9. The non-transitory machine-readable storage medium of claim 4, wherein each preview displays an expansion button, wherein the expansion button is adapted to allow a user to expand the message preview to display more text of the associated message or transaction.
10. The non-transitory machine-readable storage medium of claim 4, wherein each preview displays a navigation tool, wherein the navigation tool is adapted to allow a user to display messages or transactions within the thread that are related to the message or transaction associated with the preview.
11. The non-transitory machine-readable storage medium of claim 4, wherein each preview displays a navigation tool, wherein the navigation tool is adapted to allow a user to move to a different message or transaction in the thread and/or move to a different thread.
12. A non-transitory machine-readable storage medium encoded with instructions executable by a processor of a computing device, the non-transitory machine-readable storage medium comprising instructions to:
- produce a map to electronically stored information by displaying the relationships of messages or transactions in a thread, wherein displaying the relationships of messages or transactions in the thread comprises: displaying, in a first dimension, a first column associated with a root participant; displaying a representation of the root participant using a first graphical attribute other than text; displaying, in the first dimension, one or more second columns associated respectively with non-root participants, the non-root participants including an active participant and a passive participant; displaying a representation of the active participant using a second graphical attribute different than the first graphical attribute, wherein a profile builder identifies any aliases of the active participant; displaying a representation of the passive participant using a third graphical attribute different from both the first graphical attribute and the second graphical attribute; displaying a first preview of a root message in the first column, wherein the root message was sent by the root participant, wherein the root message is a root of the thread and a conversation builder analyzes documents to determine if they are part of the thread; for each non-root participant, displaying, in a second dimension, a second preview of the root message in the associated second column if the non-root participant is an intended recipient of the root message, wherein each of the previews shows a portion of the associated message or transaction; and displaying, in a third dimension, a time associated with the root message and a time associated with a responsive message, wherein the first dimension, second dimension, and third dimension are dimensions of a cube-shaped representation of the thread.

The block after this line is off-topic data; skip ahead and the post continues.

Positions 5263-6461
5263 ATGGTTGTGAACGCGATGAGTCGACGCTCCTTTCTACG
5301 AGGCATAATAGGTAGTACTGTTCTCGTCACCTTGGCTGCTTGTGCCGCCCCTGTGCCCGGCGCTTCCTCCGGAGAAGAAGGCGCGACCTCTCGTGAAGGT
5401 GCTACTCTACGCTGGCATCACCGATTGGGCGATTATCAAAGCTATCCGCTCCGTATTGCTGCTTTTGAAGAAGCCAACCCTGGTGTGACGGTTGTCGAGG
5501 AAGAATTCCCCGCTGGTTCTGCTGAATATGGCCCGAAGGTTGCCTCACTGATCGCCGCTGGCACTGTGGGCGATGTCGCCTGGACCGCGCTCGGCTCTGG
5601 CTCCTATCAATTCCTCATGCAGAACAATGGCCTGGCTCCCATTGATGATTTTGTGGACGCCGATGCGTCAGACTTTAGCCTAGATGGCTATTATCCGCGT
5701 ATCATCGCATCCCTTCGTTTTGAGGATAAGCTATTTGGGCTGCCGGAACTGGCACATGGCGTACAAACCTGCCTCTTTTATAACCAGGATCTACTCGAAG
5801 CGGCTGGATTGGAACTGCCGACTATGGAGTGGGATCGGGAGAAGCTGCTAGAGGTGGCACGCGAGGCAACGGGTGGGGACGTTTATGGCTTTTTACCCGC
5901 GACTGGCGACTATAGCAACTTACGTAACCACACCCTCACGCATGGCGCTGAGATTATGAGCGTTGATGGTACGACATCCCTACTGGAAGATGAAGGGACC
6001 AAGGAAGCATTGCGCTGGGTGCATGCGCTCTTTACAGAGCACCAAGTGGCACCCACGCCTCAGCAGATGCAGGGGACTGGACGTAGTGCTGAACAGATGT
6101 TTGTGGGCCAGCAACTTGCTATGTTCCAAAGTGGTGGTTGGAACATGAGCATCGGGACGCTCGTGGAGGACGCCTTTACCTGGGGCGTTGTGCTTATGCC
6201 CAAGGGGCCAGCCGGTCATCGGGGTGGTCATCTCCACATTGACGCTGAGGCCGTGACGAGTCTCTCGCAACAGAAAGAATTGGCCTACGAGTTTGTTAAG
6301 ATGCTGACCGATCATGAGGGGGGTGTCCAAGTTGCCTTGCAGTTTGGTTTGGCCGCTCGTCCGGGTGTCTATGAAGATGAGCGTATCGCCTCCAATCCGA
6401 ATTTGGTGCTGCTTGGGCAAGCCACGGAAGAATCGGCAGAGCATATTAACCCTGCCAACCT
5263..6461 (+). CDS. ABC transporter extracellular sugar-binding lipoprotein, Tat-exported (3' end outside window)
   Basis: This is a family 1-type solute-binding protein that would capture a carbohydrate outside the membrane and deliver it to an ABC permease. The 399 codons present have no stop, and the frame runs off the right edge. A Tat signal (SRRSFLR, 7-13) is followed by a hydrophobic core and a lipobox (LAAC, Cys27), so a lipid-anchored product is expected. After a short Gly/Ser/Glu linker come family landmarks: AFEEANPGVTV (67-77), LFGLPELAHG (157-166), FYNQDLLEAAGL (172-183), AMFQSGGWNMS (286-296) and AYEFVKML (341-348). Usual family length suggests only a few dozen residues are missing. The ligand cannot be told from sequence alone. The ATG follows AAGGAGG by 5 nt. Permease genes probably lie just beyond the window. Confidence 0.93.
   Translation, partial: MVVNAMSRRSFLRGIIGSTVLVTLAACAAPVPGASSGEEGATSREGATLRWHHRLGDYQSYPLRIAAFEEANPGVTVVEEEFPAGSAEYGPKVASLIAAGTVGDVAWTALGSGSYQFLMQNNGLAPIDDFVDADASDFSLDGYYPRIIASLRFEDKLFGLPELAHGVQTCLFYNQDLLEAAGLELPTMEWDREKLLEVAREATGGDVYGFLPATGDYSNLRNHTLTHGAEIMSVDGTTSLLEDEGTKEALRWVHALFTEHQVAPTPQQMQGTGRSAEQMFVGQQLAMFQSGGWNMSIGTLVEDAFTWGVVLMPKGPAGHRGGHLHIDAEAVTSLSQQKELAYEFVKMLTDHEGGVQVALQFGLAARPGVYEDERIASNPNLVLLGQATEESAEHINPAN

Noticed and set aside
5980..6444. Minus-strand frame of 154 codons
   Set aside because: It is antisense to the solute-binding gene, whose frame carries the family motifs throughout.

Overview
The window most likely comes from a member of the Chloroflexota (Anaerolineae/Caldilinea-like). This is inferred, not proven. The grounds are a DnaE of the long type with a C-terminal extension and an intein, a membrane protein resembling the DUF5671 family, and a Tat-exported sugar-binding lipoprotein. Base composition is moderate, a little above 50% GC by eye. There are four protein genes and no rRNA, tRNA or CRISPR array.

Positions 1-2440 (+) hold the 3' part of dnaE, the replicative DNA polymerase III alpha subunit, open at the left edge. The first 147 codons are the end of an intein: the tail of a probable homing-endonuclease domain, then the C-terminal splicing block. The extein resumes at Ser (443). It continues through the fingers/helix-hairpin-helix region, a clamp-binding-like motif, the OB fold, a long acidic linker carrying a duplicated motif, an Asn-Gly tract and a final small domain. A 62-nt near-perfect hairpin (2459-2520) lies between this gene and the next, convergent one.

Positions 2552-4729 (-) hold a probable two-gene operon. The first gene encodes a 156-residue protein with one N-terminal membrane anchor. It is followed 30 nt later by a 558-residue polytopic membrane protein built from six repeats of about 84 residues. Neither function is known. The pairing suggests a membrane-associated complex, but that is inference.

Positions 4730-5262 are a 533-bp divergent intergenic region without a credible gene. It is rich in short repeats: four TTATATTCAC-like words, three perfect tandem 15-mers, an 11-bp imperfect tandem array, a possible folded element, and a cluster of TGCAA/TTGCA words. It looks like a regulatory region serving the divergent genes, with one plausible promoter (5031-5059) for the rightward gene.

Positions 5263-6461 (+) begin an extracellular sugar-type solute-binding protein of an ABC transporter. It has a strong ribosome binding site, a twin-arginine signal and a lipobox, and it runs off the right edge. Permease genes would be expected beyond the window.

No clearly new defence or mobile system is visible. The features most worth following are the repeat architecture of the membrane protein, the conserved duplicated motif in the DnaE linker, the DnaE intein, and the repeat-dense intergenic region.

13. The non-transitory machine-readable storage medium of claim 12, wherein displaying the relationships of messages or transactions in the thread comprises:
- displaying, in the second dimension, a plurality of rows associated with the first column and the second columns, wherein the first preview and the second previews of the root message are displayed in a first row of the plurality of rows; and
- displaying previews of subsequent messages in the same thread, wherein the previews of each subsequent message are displayed in a different row of the plurality of rows.
14. The non-transitory machine-readable storage medium of claim 13, wherein each of the previews of messages is shaped substantially like a rectangle box, and wherein the rectangle box is displayed in the appropriate column and row according to the associated message and participant.
15. The non-transitory machine-readable storage medium of claim 14, wherein each rectangular box is displayed in a color that indicates how the message or transaction is associated with the participant.
16. The non-transitory machine-readable storage medium of claim 13, wherein each of the previews of messages displays a navigation tool, wherein the navigation tool is adapted to allow a user to display related messages within the thread.
17. The non-transitory machine-readable storage medium of claim 13, wherein each of the previews of messages displays a navigation tool, wherein the navigation tool is adapted to allow a user to move to a different message in the thread and/or move to a different thread.
18. The non-transitory machine-readable storage medium of claim 13, wherein displaying the relationships of messages or transactions in the thread comprises copying or linking one or more of the previews of messages to a clipboard for later retrieval.
19. The non-transitory machine-readable storage medium of claim 1, wherein said first graphical attribute is a first color, said second graphical attribute is a second color, and said third graphical attribute is a third color.
20. The non-transitory machine-readable storage medium of claim 12, wherein said first graphical attribute is a first color, said second graphical attribute is a second color, and said third graphical attribute is a third color.
U.S. Patent Documents
|7272800||September 18, 2007||Roth et al.|
|7421690||September 2, 2008||Forstall et al.|
|20030163530||August 28, 2003||Ribak et al.|
|20040260710||December 23, 2004||Marston et al.|
|20060059160||March 16, 2006||Smola|
|20060173957||August 3, 2006||Robinson et al.|
|20060276213||December 7, 2006||Gottschalk|
|20080082609||April 3, 2008||O'Sullivan et al.|
|20080171535||July 17, 2008||Carmody et al.|
|20080189633||August 7, 2008||Boyle et al.|
|20080235628||September 25, 2008||Faught|
|20090183096||July 16, 2009||Edelen et al.|
|20100287176||November 11, 2010||Mobbs|
- International search report dated Nov. 30, 2010 for corresponding PCT application PCT/US10/42017 lists the references above.
- European Patent Office, Communication with supplementary European Search Report, in European patent application No. 10800499.5-1955 / 2558947 PCT/US2010042017, dated Jul. 24, 2014. (7 pages).
Filed: Jul 13, 2010
Date of Patent: Feb 19, 2019
Patent Publication Number: 20110035681
Assignee: Bitvore Corp. (Los Angeles, CA)
Inventors: Carl Mandel (Toronto), David Mandel (Los Angeles, CA), Brian Fudge (Del Mar, CA), Jack Berkowitz (Carlsbad, CA)
Primary Examiner: Jennifer N To
Assistant Examiner: Ashley M Fortino
Application Number: 12/835,724
International Classification: G06Q 10/10 (20120101); H04L 12/58 (20060101);